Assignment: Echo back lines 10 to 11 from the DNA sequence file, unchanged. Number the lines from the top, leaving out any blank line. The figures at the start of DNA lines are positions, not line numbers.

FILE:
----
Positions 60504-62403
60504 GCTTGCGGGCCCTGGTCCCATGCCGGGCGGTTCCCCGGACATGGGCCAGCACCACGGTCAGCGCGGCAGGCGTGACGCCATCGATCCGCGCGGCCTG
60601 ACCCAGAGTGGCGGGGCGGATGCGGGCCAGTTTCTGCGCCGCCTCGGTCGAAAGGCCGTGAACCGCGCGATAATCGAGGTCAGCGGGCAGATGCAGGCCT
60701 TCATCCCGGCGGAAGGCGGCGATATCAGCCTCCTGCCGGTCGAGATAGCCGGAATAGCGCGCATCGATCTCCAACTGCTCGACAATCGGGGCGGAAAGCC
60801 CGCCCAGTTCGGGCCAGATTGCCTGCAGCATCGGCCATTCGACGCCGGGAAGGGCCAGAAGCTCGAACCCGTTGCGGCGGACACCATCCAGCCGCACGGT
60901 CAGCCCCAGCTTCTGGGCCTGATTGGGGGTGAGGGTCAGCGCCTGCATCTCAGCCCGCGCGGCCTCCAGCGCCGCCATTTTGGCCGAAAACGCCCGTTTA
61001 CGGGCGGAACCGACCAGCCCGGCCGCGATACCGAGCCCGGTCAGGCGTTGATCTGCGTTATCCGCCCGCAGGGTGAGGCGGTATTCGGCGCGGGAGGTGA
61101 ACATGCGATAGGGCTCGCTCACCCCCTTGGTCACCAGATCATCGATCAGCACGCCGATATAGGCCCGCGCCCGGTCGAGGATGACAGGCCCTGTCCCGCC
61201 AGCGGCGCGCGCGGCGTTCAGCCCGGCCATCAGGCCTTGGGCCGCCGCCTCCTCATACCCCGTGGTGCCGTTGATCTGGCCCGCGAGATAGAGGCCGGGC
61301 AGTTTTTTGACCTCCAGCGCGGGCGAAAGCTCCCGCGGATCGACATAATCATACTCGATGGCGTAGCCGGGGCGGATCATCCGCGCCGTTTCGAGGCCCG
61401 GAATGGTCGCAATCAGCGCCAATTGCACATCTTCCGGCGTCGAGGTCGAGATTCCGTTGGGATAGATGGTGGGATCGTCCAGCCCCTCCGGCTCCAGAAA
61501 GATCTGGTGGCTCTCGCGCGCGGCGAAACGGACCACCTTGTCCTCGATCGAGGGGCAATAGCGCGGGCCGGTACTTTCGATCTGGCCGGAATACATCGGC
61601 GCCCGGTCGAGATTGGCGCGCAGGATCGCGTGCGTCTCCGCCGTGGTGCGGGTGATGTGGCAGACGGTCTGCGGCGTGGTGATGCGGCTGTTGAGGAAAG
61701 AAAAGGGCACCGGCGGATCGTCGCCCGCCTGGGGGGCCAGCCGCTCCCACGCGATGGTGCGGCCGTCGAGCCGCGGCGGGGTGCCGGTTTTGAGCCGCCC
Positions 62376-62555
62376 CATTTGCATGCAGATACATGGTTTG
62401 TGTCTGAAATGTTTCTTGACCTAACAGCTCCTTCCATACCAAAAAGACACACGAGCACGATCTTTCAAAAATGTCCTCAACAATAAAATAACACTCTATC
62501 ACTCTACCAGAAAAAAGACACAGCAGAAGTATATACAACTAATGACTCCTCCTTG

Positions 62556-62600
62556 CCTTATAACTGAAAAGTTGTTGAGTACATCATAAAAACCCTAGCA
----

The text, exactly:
61301 AGTTTTTTGACCTCCAGCGCGGGCGAAAGCTCCCGCGGATCGACATAATCATACTCGATGGCGTAGCCGGGGCGGATCATCCGCGCCGTTTCGAGGCCCG
61401 GAATGGTCGCAATCAGCGCCAATTGCACATCTTCCGGCGTCGAGGTCGAGATTCCGTTGGGATAGATGGTGGGATCGTCCAGCCCCTCCGGCTCCAGAAA